Last Updated: Wednesday, 23 July 2014, 14:54 GMT

State of the World's Minorities and Indigenous Peoples 2011 - Guinea

Publisher Minority Rights Group International
Publication Date 6 July 2011
Cite as Minority Rights Group International, State of the World's Minorities and Indigenous Peoples 2011 - Guinea, 6 July 2011, available at: http://www.refworld.org/docid/4e16d372c.html [accessed 23 July 2014]
DisclaimerThis is not a UNHCR publication. UNHCR is not responsible for, nor does it necessarily endorse, its content. Any views expressed are solely those of the author or publisher and do not necessarily reflect those of UNHCR, the United Nations or its Member States.

Presidential elections in 2010 offered Guineans their first real opportunity to choose their own leaders, after successive dictatorships following independence from France. When Lansana Conté, president for 24 years, died in 2008, a military coup followed. Its leader, Captain Moussa Dadis Camara, promised elections but then announced his intention to run. A peaceful demonstration by tens of thousands of opposition supporters at a Conakry stadium in September 2009 was brutally dispersed by security forces and militia. In several days of violence at least 150 people were killed and scores of women raped. More than 1,500 were wounded, and many others detained. The majority of victims were reported to be from the majority Peuhl (Fula) ethnic group.

The events were placed under preliminary examination by the ICC. In February the deputy prosecutor Fatou Bensouda announced her belief that 'crimes constituting crimes against humanity were committed'.

In December 2009 Dadis left the country after being shot by an aide. His deputy, General Sékouba Konaté, joined with opposition groups to form an interim government. He announced elections for mid 2010 and promised that no serving member of government would be allowed to stand. The first round of the elections, in July, was predominantly peaceful. Former prime minister Cellou Dalein Diallo, a Peuhl, won 43 per cent of the vote in June, so he and the runner-up, opposition leader Alpha Condé, moved to a second round in November.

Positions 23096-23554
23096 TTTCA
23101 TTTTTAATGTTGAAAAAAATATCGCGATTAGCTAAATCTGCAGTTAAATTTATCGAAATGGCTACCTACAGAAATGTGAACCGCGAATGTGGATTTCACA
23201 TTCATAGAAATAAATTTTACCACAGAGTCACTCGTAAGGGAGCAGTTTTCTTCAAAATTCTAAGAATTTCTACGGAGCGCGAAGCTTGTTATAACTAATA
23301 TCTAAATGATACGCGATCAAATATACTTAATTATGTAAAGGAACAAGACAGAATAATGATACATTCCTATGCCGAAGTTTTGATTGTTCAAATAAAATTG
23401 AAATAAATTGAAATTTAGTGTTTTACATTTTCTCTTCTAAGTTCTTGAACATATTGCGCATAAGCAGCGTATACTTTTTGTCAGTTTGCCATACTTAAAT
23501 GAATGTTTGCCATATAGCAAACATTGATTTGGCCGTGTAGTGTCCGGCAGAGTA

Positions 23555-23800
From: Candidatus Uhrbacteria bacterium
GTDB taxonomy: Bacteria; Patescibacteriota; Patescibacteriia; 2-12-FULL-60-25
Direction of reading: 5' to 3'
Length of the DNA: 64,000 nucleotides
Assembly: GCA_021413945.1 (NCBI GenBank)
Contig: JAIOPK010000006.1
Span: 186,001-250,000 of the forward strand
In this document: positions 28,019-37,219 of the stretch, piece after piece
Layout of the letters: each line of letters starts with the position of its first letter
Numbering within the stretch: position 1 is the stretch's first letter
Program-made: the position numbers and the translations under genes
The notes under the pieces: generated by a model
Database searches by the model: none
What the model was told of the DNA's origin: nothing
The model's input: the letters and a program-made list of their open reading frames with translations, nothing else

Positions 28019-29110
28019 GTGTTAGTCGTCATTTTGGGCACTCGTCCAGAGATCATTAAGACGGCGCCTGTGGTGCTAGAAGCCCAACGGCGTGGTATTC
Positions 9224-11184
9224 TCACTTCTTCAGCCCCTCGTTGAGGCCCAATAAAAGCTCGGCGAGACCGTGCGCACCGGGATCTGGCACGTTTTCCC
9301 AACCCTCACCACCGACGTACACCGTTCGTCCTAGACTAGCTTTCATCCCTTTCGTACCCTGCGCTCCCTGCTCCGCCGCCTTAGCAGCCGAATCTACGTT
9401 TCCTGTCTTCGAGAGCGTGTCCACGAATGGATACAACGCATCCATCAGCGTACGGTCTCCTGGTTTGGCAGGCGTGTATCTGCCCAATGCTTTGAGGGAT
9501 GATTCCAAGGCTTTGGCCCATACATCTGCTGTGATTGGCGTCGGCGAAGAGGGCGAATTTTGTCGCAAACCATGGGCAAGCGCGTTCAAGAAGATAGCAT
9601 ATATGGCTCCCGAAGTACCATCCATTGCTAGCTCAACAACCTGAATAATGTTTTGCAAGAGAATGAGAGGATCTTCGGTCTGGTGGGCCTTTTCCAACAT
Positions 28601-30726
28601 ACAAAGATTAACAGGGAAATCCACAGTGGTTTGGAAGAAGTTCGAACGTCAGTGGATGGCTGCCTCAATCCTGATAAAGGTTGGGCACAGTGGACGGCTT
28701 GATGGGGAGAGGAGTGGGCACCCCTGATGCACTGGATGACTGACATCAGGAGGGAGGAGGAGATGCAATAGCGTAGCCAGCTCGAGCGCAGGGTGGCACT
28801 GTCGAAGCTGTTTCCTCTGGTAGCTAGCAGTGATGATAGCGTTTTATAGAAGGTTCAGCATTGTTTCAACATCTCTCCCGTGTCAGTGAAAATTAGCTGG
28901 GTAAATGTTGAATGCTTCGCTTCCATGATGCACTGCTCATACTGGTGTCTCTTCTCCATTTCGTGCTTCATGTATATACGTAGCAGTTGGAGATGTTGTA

The contest between Diallo and Condé, a Malinké, fuelled existing tensions between their ethnic groups. Guinea's first president, Ahmed Sekou Touré, a Malinké, led the country from independence in 1958 until 1984, and those from his ethnic group held relatively favoured status during his tenure. He distrusted the Peuhl, however, and they suffered disproportionately under what became an increasingly autocratic and brutal state. Though they represent the country's largest ethnic group, a Peuhl has never led the country, and many Diallo supporters felt that this situation was due to change.

The 15 November run-off was carried out fairly peacefully, and international observers said that it appeared free and fair. However, violence erupted after Condé was found to have won by a narrow margin. A state of emergency was declared, imposing a curfew and granting security forces extra powers. Inter-communal violence, as well as violations by security forces accused of systematic attacks against Peuhls, reportedly resulted in at least seven deaths and several hundred people injured. However, the new government was installed peacefully. At year's end President Condé named himself defence minister. He promised to reform the military and to organize a truth and reconciliation commission to address past human rights violations.

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